Thursday, 5 December 2013

The Ironman dream

Growing up in the confines of a farming community (well partly) my life was greatly influenced by my environment on the one hand and on the other confined to my narrow and somewhat diminutive worldview. Wandering around the city, my adventure coveting soul seeks yearns for an outlet, an avenue down which adrenaline may flow freely and perhaps wildly. Long distance running sufficed for a while, still does get me going but like a romance needing rekindling, I searched high and low for some way of metamorphosing this passion of mine into something more.
On a quest to defy gravity, norms and odds, I am embarking on a journey. A journey to carry dreams to full term and not rest till they are birthed and well on their way to growth. Mission Possible has seen a year of ups and downs, running miles for Newkidz on the Block, pulling all nighters filled with planning, heartaches and headaches that have all led to growth and chipping away of some undesirable habits. As 2014 looms, my heart is indicting another good matter, contemplating on yet another extreme adventure to embark on for the millions of orphans in South Africa and beyond.
My heart beckons, my heart entices me to take part in yet another extreme challenge….Iron Man South Africa! With my little cycling experience, a body that refuses to float (which literally makes me Iron woman) I am taking a leap of faith and daring to tri! With a little over three months to get my swimming and cycling act together, I realise it will take much more than athleticism but habitation at the oasis that never runs dry. A place where the terrain working against us will become magical carpets, carrying dreams home. A place where the trees lining the streets, will become knights bowing in humble adoration, paying homage to the bravehearts who have taken the silent oath to defy gravity with their rear quarters. 
 I reach out and press on to the place where a marriage of earth and sky take place, to create the finish line for which I long to reach. On sheer faith and determination, I embark on this journey, bearing dreams of millions of orphans, hoping the reader will come alongside as we bring all to birth, for a better South Africa.

Tuesday, 6 August 2013

Make Everyday Mandela Day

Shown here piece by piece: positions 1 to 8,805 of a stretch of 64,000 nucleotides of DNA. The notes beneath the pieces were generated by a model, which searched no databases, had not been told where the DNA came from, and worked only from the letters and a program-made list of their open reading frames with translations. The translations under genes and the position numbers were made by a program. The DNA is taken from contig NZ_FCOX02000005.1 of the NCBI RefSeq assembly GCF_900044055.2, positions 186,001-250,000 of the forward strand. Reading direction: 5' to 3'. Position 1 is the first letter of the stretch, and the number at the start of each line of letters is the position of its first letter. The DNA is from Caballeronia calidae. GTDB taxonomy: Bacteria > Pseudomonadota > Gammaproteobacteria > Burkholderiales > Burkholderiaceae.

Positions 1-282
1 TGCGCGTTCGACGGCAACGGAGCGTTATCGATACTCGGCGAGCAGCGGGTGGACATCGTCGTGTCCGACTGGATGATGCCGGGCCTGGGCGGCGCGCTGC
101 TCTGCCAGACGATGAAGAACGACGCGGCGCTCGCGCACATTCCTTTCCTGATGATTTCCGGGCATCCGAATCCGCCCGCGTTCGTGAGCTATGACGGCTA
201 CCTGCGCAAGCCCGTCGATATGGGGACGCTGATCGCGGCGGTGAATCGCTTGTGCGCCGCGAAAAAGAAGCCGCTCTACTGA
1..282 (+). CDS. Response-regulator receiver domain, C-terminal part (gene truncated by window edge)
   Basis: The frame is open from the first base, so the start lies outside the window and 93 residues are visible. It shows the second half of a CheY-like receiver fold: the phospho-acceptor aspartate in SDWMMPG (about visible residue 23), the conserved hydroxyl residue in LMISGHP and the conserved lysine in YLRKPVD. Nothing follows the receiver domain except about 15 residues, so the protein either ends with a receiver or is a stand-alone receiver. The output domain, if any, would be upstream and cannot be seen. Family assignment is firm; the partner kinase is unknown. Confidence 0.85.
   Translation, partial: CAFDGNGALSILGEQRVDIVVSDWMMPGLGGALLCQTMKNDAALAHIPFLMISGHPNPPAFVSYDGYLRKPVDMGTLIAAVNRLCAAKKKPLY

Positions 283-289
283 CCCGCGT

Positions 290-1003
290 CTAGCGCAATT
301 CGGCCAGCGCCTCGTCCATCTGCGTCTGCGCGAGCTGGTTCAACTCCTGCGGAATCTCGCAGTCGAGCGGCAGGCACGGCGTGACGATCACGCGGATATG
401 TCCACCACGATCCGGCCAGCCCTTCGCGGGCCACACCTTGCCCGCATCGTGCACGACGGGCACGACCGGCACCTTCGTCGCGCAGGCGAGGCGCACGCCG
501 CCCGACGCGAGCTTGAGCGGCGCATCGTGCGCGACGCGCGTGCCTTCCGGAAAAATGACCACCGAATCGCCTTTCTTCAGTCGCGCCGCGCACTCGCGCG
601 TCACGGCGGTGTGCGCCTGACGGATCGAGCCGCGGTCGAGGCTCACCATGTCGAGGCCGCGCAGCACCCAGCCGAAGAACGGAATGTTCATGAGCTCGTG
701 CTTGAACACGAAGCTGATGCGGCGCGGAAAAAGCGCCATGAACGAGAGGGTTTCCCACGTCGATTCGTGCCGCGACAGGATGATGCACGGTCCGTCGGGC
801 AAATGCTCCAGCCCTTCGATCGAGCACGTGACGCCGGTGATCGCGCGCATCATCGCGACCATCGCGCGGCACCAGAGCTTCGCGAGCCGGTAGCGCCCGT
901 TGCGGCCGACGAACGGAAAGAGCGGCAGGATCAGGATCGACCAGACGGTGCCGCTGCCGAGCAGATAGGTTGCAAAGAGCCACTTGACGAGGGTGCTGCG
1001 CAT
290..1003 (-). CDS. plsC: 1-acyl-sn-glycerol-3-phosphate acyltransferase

Over the past year, we have seen many news headlines highlighting the vulnerability of the children in this country.
Furthermore, there are close to 4 million orphans in this country alone and this is excluding millions more who are either classified vulnerable or living under harsh conditions.
While not all of us are in a position to change the world single handedly, our combined efforts can and will certainly make a difference.
We may not all be a position to adopt, foster or mentor a child but small gestures such as taking part in a fun run, giving of our time, financially or in kind will go a long way in helping organisations such as Newkidz on the Block (www.newkidz.org.za), working towards creating safe living environments for the millions of children in need.

Please take time to share this with fellow club members, family, friends and colleagues that many will come out in great numbers as we host the 67 Minutes of Endorphins for Orphans Fun Run on the 18th of August.
While this may not be timed a race, it is certainly a race against time, as we need to act urgently to ensure that all children in our communities grow up in safe environments and live to fulfill their dreams.

It is my sincere hope that we will see you on Sunday the 18th of August, as our footsteps leave a mark on the roads of Durbanville that shows we care and are willing to go the extra mile for our future.


So whether you can run, walk or trot, please come and help us move a step closer to fulfilling the Newkidz philosophy, “There’s no such thing as an unwanted child, just an unfound family”  and make everyday a Mandela Day.

Thursday, 20 June 2013

Mandela Coins or Mandela Minutes...

At the edge of every valley is an incline. While an incline oftentimes requires hard work and endurance, the splendor of the valley below can never be truly beholden without gritting teeth and digging into the the task of climbing.
Such is our endeavor for the month of July. We grit our teeth in a bid to overcome the challenges that millions of orphaned and vulnerable children face on a daily basis. The mountains before them may seem all too distant from the regular person but they are an imposing reality that stands in the way of many a dream.